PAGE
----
Mark J. Terrill/AP
Los Angeles Mayor Eric Garcetti speaks in front of City Hall.
Los Angeles Mayor Eric Garcetti is looking outside City Hall for help governing the city. The Rockefeller Foundation has agreed to pay for a “Chief Resiliency Officer” for two years – a person who can help Garcetti plan for disasters.
“I think he’s reached outside more than most,” said Raphe Sonenshein, who heads the Pat Brown Institute for Public Affairs at Cal State LA. “Mayors in LA have not always asked the university or the philanthropic communities to help very much.”
In his first year, Garcetti’s convened meetings with fellow Southern California mayors and university presidents, and created a new non-profit to raise money for city projects.
“This is one unique way mayors can expand their scope of governance,” Sonenshein said.
The grant is part of the Rockefeller Foundation’s 100 Resilient Cities Program. Selected cities include San Francisco, Mexico City and Rome.
A ruling authored by Supreme Court Samuel Alito Jr. relieves some Illinois health care workers from having to pay union fees.
Monday's Supreme Court decision allowing Illinois home health care workers to avoid paying union fees does not immediately affect California's union workers. However, some public employee unions see it foreshadowing a coming challenge of their access to workers' membership dollars, the lifeblood of any labor organization.
The unions fear something called "free riding" — where public employees get the benefits of collective bargaining and union representation without paying for it.
"The problem of free-riding is a real problem and it's important that as unions we believe in everyone paying their fair share," said Christopher Calhoun, communications director for SEIU California, which represents two-thirds of California in-home health care workers. He said his and other unions that represent more than 300,000 home health care workers were still analyzing the ruling to determine its effect.
Mayor Eric Garcetti marks one year in office this week.
Good morning, readers. Welcome to the Maven's Morning Coffee -- a listing of the important headlines, news conferences, votes and announcements you need to know to fuel up and tackle your day.
The Maven's Morning Coffee is also available as a daily email. Click here to subscribe.
Today is Monday, June 30, and here is what's happening in Southern California politics:
In Rick Orlov's Tipoff column, Mayor Eric Garcetti marks one year in office, the police union gets into negotiations, and the Los Angeles Economic Development Corp. prepares for its annual awards.
The Daily News and the Los Angeles Times consider Mayor Eric Garcetti's first year in office. "No mayor could have dented all of L.A.’s problems in just one year. But Garcetti could have shown that he has the political courage to do what’s needed. On that, the jury is out," according to the Daily News.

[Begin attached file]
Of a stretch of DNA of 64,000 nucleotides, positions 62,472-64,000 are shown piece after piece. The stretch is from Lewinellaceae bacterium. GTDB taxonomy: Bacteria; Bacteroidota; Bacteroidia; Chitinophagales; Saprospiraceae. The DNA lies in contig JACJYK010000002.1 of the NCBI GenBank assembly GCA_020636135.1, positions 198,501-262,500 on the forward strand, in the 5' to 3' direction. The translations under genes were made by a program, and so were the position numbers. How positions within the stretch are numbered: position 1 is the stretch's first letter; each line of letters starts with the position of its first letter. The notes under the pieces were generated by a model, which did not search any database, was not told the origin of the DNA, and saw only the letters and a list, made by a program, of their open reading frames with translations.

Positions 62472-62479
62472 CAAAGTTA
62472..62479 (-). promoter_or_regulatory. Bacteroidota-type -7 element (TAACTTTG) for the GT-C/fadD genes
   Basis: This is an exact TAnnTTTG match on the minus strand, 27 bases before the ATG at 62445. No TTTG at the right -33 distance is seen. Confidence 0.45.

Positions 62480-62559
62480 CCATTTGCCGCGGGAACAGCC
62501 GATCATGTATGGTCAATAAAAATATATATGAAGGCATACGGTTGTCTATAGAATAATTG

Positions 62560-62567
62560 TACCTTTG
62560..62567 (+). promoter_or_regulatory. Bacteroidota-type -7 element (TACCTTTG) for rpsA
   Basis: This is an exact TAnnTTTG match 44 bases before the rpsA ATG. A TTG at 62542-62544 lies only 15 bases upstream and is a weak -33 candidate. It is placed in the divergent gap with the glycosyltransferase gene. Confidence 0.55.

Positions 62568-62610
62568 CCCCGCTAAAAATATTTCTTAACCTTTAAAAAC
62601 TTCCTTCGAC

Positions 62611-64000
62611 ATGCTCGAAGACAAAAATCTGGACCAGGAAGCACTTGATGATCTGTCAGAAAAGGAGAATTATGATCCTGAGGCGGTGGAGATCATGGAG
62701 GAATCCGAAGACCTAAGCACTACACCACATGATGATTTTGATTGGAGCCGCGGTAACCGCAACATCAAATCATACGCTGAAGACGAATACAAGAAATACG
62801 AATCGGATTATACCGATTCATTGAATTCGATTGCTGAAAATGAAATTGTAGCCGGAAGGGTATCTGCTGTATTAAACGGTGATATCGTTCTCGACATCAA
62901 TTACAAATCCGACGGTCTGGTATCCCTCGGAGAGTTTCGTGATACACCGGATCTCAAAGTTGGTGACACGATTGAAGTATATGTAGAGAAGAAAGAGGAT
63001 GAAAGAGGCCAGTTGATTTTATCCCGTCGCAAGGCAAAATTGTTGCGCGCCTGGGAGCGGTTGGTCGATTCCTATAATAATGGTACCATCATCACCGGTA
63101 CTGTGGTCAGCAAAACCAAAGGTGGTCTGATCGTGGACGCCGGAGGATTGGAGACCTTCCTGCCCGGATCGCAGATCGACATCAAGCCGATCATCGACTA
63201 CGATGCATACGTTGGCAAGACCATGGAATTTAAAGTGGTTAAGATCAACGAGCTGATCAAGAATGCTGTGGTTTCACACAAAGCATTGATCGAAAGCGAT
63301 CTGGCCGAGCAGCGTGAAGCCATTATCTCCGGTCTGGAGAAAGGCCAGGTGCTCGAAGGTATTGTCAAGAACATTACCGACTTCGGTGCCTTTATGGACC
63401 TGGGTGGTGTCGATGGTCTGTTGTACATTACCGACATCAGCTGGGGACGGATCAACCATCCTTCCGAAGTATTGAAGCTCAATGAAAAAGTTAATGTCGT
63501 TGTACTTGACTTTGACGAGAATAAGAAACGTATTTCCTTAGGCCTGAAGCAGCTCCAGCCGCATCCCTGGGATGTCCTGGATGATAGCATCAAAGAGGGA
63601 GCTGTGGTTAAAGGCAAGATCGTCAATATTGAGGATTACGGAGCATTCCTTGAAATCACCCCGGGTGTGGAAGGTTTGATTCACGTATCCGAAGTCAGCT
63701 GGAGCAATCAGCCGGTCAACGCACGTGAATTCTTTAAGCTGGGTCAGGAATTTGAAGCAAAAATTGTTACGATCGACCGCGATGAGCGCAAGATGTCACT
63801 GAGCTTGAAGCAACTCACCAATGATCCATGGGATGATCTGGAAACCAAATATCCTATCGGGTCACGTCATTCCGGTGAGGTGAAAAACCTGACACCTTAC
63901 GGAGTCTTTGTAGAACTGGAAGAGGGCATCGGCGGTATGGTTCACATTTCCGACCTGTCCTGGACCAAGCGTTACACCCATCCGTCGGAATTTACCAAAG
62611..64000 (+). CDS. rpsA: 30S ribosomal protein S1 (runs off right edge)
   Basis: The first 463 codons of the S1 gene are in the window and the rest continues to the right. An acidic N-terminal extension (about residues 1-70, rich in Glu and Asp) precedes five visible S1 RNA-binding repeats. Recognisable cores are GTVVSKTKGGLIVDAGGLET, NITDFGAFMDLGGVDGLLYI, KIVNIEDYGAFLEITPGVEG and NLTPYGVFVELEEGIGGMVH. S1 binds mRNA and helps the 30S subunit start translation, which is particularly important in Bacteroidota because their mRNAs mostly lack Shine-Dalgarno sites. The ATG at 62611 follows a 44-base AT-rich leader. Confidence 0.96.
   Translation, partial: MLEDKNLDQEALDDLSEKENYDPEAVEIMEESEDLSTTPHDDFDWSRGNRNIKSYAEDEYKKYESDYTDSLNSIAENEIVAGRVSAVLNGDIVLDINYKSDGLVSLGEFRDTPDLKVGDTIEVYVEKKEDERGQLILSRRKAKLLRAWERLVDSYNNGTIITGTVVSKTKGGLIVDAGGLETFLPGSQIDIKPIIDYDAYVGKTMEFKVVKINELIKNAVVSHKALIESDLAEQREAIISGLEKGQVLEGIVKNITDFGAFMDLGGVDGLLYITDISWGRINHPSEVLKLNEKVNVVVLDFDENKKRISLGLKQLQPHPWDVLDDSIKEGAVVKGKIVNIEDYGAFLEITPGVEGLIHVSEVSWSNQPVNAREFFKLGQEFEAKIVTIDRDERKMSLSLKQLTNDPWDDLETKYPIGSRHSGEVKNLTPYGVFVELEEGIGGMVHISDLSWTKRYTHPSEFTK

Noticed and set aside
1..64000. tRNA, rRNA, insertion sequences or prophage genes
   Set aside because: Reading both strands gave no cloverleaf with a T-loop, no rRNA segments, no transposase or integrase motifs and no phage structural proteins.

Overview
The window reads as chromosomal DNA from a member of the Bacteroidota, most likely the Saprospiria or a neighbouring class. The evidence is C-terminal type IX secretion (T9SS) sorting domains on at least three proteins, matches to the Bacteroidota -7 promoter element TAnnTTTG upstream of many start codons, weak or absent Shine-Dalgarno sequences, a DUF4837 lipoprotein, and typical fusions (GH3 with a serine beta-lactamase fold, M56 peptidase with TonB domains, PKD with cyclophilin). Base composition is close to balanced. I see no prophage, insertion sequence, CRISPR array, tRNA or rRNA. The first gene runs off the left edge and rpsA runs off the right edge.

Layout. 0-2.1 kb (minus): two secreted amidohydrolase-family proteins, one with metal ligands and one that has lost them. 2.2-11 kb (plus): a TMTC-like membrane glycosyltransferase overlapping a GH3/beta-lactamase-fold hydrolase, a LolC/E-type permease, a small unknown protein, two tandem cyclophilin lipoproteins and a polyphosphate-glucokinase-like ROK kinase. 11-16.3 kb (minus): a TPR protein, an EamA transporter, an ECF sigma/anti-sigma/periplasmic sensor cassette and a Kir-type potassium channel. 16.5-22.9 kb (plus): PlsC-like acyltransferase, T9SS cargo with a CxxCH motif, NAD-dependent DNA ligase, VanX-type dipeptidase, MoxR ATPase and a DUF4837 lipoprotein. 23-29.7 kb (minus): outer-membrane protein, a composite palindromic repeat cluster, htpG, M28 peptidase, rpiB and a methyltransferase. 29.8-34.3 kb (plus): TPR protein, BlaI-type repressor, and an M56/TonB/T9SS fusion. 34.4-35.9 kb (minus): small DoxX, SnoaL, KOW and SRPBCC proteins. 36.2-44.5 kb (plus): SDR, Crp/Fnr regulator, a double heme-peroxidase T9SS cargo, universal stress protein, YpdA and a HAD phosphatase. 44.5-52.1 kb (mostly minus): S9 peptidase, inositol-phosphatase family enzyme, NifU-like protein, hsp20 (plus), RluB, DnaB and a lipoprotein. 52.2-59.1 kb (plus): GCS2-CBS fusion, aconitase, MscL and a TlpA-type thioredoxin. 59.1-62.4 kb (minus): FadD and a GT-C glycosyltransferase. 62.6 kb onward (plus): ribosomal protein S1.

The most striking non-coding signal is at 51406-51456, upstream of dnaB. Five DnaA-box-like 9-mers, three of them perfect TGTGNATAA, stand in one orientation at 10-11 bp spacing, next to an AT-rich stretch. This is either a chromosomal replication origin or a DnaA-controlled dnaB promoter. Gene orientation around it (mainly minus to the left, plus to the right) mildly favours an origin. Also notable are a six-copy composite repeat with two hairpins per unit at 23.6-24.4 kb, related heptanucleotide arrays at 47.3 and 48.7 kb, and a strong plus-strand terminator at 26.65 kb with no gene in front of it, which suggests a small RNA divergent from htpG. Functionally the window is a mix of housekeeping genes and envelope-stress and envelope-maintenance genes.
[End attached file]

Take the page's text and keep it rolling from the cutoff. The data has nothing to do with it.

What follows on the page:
California voters anxious to legalize pot will have to wait for at least two years.
Supporters of legalizing the recreational use of marijuana in California are blaming an internal disagreement over strategy for their failure to qualify a measure for the November ballot.
“Most funders of the movement think 2016 is a more viable option for a ballot initiative,” said John Lee, who led the signature gathering campaign for the Marijuana Legalization and Control Act of 2014. It was the best-funded among four campaigns this year.
In two years, voters elect a new president. More liberal voters typically go to the polls in a presidential election year. The Drug Policy Alliance and billionaire political activist George Soros were among those who decided to wait until 2016.
Lee and others pushed to place a measure on the ballot his year because polls showed California voters appear ready to legalize pot. A Field Poll in December found 55 percent of Californians now support legalization.
Bob Hope Airport
This aerial view shows the red-roofed Regional Intermodal Transportation Center that will connect air terminals of Bob Hope Airport at left, a new rental car center. Eventually, the walkway will also connect to the train platforms, seen lower right.
Bob Hope Airport is poised to become the first in the Los Angeles region to connect directly to a rail station platform, but it's still a few years from reality, says airport spokesman Victor Gill.
The first phase of the airport's new $112 million transportation center is set to open July 15. An elevated moving walkway will connect the air terminals to a new rental car center at the airport. The walkway reaches to within about 75 feet of Empire Avenue and the Amtrak and Metrolink train platform.
The Burbank airport has been authorized to use $3.5 million in Metro funds for design work for a bridge that would cross Empire Avenue to the Amtrak platform.
The new transportation center will also house a bus station and bike storage areas. The walkway and rental counters open July 15.